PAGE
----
TO BEDESTROYED 02/28/18 A volunteer writes: I have volunteered at the BACC for a long time, and I can confidently say that this guy is one of the calmest, most chill dogs I’ve ever met. I prefer to call him Mr. Black, since he is such a gentleman! He walks like an angel on the leash; waits until we’re outside to do his business; and his general cool, calm, collectedness is admired by everyone as he walks by. I get the sense that Mr. Black is wise beyond his years- on our walks together, he often stops to look behind him and stare off into the distance, seeming to contemplate our existence (or maybe he’s looking for his forever family?). Although he never pulls on the leash, Mr. Black loves to stop and explore everything we pass, and he especially loves looking into cars to lock eyes with their drivers.
A National History Day participant poses with his National History Day “Red Tails” exhibit during the competition held at the National Archives in Washington, DC, on April 11-12, 2018. (National Archives photo, Jeffrey Reed)
Archives Hosts National History Day
By Kerri Lawrence | National Archives News
WASHINGTON, April 13, 2018 — More than 270 middle and high school students from Washington, DC, enriched their understanding of history this week with a visit to the National Archives, which hosted an educational event for National History Day.
National History Day is a year-long academic program focused on historical research, interpretation, and creative expression. By participating, students become writers, filmmakers, web designers, playwrights, and artists as they create unique contemporary expressions of history.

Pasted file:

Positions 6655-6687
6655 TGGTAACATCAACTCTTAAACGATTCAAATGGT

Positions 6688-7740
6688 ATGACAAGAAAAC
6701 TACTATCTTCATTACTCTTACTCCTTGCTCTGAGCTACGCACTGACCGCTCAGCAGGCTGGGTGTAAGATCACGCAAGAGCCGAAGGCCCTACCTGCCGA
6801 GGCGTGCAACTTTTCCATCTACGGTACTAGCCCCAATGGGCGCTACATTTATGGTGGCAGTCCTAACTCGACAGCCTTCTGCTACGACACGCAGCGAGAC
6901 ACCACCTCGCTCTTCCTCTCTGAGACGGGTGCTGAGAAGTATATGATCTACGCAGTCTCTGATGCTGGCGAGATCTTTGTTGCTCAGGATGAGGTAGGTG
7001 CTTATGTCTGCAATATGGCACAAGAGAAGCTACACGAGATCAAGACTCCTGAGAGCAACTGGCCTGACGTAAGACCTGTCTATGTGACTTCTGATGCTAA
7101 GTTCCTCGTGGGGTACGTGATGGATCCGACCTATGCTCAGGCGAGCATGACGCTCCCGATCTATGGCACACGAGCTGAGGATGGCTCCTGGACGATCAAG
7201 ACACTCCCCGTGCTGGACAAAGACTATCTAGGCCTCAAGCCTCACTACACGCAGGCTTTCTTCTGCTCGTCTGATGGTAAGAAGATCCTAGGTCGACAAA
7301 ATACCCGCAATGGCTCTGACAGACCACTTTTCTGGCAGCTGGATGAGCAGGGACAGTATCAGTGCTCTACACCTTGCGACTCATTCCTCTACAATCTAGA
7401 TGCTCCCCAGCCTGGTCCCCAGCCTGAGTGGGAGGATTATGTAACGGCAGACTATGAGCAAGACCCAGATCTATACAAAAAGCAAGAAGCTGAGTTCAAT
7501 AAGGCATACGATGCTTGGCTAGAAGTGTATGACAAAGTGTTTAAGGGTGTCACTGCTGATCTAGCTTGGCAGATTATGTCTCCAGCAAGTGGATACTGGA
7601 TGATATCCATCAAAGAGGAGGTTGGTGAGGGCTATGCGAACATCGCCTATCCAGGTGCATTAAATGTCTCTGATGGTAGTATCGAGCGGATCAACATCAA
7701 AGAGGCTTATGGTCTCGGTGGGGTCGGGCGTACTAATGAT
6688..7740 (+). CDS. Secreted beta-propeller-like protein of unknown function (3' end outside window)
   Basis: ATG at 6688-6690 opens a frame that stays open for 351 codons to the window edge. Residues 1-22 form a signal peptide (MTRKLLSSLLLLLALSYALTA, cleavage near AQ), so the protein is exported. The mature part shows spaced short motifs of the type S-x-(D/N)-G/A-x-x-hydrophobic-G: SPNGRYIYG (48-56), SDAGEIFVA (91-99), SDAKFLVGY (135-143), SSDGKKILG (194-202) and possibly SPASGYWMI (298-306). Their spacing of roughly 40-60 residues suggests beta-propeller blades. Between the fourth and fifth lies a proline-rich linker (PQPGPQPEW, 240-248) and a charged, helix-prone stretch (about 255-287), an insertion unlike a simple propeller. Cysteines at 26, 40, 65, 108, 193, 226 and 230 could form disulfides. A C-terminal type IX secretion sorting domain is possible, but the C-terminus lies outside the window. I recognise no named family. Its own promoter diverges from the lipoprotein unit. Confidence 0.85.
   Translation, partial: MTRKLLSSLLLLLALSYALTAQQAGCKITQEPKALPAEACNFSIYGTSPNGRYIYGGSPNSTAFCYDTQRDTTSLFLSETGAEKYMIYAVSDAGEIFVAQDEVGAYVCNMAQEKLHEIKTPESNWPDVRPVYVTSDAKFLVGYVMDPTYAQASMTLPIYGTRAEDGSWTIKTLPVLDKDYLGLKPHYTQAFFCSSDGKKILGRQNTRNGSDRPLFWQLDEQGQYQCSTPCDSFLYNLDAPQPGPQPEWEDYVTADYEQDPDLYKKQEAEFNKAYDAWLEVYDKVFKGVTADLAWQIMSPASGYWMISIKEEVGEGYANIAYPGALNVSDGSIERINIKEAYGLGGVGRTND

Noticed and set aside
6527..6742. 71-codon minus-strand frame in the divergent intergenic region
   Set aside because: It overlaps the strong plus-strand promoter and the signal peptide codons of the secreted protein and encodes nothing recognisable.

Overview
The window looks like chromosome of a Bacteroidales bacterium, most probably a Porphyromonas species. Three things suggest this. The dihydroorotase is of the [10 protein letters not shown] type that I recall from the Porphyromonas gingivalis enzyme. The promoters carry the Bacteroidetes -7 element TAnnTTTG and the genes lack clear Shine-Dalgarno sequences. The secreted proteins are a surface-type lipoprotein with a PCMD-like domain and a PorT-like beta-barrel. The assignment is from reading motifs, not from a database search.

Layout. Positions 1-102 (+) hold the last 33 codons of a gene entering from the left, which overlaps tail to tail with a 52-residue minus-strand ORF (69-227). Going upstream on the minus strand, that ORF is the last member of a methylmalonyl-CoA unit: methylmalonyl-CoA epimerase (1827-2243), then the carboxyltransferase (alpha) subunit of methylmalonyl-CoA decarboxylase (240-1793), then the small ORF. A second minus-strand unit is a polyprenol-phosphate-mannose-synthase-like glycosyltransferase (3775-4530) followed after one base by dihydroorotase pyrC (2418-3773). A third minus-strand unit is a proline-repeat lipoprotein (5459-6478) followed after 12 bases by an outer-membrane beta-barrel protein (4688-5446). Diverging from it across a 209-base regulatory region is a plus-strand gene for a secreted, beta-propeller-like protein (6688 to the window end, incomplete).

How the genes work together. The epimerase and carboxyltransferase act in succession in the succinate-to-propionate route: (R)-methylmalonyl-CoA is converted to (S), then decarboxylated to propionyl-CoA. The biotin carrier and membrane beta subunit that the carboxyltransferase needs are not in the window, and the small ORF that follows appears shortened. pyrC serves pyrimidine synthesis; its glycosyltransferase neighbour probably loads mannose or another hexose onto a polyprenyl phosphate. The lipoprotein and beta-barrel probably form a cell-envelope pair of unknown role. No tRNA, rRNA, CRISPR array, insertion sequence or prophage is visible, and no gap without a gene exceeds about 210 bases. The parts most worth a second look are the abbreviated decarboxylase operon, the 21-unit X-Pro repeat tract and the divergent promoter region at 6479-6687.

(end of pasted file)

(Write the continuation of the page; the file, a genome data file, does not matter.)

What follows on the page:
According to the nonprofit educational organization National History Day, more than 2,000 DC-based students from public, charter, independent, and home schools participate each year—with more than half a million middle and high school students participating nationwide.
Every year, National History Day frames students’ research within a historical theme. The theme for this year’s competition was “Conflict and Compromise in History.” Students can then select their own research topic within that framework.
The theme itself is chosen for its broad application to world, national, or state history and its relevance to ancient history or to the more recent past, according to DC National History Day coordinator Missy McNatt, an education specialist with the National Archives.
McNatt said that the theme offers a unique opportunity for students to think beyond the antiquated view of history as mere facts and dates. Students are able to delve deeper through an active exploration of real-world challenges and problems into the historical content, developing perspective and understanding.
Read more, about National History Day at National Archives News, plus more photos!